Al Unser is one of only three drivers to win the Indy 500 four times – 1970, 1971, 1978 and 1987. The Unser family tradition extended to Al Unser’s son, Al Unser Jr., who won Indy in 1992 and 1994.

Bobby Unser was born on February 20, 1934, in Colorado Springs, Colorado, and moved with his family as a child to New Mexico. His father owned a garage along Route 66 and his three brothers grew up working in old clunks before leaving school at 15 and starting their racing career at Roswell New Mexico Speedway.

After two years in the United States Air Force, from 1953 to 1955 – a passage of which he was proud – Unser turned to racing full-time in what has become a powerful career. His family was legendary at Pikes Peak International, Colorado – nicknamed “Unsers’ Peak” because of his feat on the annual hill climb – but it was “Uncle Bobby” who was the best. He dominated with 13 championships, including six in a row from 1958 to 1963.

At Indy, one of the most difficult and challenging race tracks in the world, Unser was a magician.

He was one of only 10 drivers to win the 500 at least three times, and Unser and Rick Mears are the only drivers to win the 500 in three different decades. Unser got 10 results in the top 10 in 19 career matches. He led in 10 races for a total of 440 laps, which still ranks 10th on the all-time list. He won two poles, in 1972 and 1981, and had nine starts on the first row.

Franchitti spent time every year at the race track or having dinner with other previous winners and said that Unser was “always the greatest personality in almost any room”.

“He showed up at the race track and regardless of when he last raced, he still understood the race and what it took to win it and was still very insightful,” said Franchitti. “He loved the Indy 500 a lot. He loved coming back. “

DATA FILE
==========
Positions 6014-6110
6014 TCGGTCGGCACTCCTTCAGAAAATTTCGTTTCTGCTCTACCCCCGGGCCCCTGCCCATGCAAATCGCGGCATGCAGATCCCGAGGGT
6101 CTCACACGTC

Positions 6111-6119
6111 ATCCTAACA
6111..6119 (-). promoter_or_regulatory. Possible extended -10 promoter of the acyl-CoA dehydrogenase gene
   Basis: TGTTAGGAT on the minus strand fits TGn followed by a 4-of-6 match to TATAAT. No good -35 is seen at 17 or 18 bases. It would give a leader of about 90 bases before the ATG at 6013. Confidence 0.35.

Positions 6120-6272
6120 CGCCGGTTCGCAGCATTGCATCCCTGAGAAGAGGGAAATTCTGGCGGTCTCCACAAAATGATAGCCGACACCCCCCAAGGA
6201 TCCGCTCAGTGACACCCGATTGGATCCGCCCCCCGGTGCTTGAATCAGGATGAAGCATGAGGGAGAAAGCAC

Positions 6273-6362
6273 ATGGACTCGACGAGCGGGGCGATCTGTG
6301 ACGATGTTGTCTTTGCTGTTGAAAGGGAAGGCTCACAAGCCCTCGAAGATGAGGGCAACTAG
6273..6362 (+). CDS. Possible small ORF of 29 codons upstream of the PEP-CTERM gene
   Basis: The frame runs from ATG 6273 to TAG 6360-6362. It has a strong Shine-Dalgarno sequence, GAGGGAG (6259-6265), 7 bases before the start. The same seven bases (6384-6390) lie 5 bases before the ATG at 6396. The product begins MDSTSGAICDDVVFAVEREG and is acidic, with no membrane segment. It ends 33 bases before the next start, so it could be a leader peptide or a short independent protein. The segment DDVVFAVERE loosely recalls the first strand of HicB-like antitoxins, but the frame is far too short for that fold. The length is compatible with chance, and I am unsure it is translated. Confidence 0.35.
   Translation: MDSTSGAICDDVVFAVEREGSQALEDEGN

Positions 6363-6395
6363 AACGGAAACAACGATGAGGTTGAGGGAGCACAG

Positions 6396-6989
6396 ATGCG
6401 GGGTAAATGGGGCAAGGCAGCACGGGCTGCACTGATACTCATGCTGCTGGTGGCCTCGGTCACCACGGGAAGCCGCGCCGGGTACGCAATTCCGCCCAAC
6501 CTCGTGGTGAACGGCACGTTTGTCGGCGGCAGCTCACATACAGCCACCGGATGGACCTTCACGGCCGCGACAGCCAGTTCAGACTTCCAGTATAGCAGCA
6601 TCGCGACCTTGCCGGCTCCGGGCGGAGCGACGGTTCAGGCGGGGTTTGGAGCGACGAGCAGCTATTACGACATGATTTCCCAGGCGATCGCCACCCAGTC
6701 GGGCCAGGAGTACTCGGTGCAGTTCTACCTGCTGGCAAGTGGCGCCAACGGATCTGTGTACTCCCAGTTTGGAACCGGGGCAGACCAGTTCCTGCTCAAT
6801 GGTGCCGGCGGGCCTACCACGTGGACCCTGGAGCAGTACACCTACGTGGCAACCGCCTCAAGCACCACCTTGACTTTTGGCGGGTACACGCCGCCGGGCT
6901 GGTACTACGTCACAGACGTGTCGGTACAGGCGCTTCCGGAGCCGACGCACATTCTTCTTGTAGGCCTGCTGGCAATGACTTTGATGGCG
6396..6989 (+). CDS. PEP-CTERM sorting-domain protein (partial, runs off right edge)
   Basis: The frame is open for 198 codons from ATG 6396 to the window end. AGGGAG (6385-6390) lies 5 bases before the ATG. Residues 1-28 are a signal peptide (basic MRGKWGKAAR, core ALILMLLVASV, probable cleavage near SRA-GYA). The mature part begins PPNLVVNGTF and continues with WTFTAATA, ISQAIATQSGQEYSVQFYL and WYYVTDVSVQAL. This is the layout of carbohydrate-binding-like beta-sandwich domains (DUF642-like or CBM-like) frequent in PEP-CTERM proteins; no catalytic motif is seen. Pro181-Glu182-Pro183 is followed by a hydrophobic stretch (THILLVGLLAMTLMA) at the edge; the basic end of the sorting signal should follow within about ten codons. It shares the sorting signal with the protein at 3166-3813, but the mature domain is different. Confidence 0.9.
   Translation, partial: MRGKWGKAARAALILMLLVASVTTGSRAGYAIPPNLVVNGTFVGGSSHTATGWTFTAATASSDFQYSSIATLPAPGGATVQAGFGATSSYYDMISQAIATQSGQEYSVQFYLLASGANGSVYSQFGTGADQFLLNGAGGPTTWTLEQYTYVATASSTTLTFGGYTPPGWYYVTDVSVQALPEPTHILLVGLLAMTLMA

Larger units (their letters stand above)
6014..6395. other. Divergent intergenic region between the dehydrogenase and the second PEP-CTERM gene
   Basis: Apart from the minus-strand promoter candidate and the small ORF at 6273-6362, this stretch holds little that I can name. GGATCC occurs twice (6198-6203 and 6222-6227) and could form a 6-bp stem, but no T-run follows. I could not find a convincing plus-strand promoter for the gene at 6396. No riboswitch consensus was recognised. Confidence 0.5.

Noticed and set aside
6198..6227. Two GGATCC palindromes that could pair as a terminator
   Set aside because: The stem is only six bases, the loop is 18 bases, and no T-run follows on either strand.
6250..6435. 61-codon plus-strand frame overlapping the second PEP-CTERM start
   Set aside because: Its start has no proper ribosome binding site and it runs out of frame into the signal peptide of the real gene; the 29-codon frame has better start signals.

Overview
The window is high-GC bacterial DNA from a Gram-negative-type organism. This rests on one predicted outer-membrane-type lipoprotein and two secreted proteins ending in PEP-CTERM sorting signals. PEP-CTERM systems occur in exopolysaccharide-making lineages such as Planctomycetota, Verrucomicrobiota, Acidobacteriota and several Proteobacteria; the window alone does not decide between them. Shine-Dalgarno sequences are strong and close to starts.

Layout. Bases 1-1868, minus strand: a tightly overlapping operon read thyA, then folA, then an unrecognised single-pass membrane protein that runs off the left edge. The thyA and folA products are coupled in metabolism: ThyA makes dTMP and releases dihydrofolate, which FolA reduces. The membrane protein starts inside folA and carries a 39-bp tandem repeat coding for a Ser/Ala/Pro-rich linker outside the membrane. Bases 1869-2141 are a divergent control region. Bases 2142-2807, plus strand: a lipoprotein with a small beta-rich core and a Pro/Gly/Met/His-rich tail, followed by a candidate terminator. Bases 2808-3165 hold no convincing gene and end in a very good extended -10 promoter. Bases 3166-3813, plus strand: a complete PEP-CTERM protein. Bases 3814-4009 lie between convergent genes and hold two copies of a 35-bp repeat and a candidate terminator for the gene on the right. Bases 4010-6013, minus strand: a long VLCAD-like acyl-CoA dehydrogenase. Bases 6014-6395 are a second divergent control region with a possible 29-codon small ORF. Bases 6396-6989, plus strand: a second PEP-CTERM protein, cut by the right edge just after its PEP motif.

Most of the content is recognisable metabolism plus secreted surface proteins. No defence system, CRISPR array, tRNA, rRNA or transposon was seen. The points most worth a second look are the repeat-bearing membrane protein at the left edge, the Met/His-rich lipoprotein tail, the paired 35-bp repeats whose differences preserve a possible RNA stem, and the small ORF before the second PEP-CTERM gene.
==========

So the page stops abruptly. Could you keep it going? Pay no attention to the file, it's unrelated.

The exclusive club of ex-winners meets in Indy annually – the pandemic put an end to the tradition last year – to remember its days on the racetracks. Unser has always maintained the court among the motorsport giants, none of them taking the deadly dangers of Indianapolis for granted.

“He was a fun guy and he liked to talk and make fun of a lot and he always talked a lot, especially at the dinners in Indy where everyone gets together. We would get together to have a steak in the center, “said Andretti.” The fact that we survived. We lost so many. We dodged a bullet. “

After his racing career, Unser moved on to a 20-year broadcasting career and won an Emmy Award as part of the ABC Sports broadcast team for “Outstanding Live Sports Special” for his coverage of the 1989 Indianapolis 500.

He was at the booth in 1987 when he announced Brother Al’s fourth win, which broke the record for the fourth time, and again in 1992, when his nephew Al Unser Jr. beat Indy for the first time in the nearest 500 positions. When his TV career ended, Unser continued to visit the racetrack every May. He was a driver trainer who helped with race strategy in 1998 and 1999, when his son Robby Unser finished fifth and eighth.

Unser leaves his wife, Lisa; sons Bobby Jr. and Robby; and daughters Cindy and Jeri.

Leave a Reply

Your email address will not be published. Required fields are marked *

This site uses Akismet to reduce spam. Learn how your comment data is processed.

%d bloggers like this: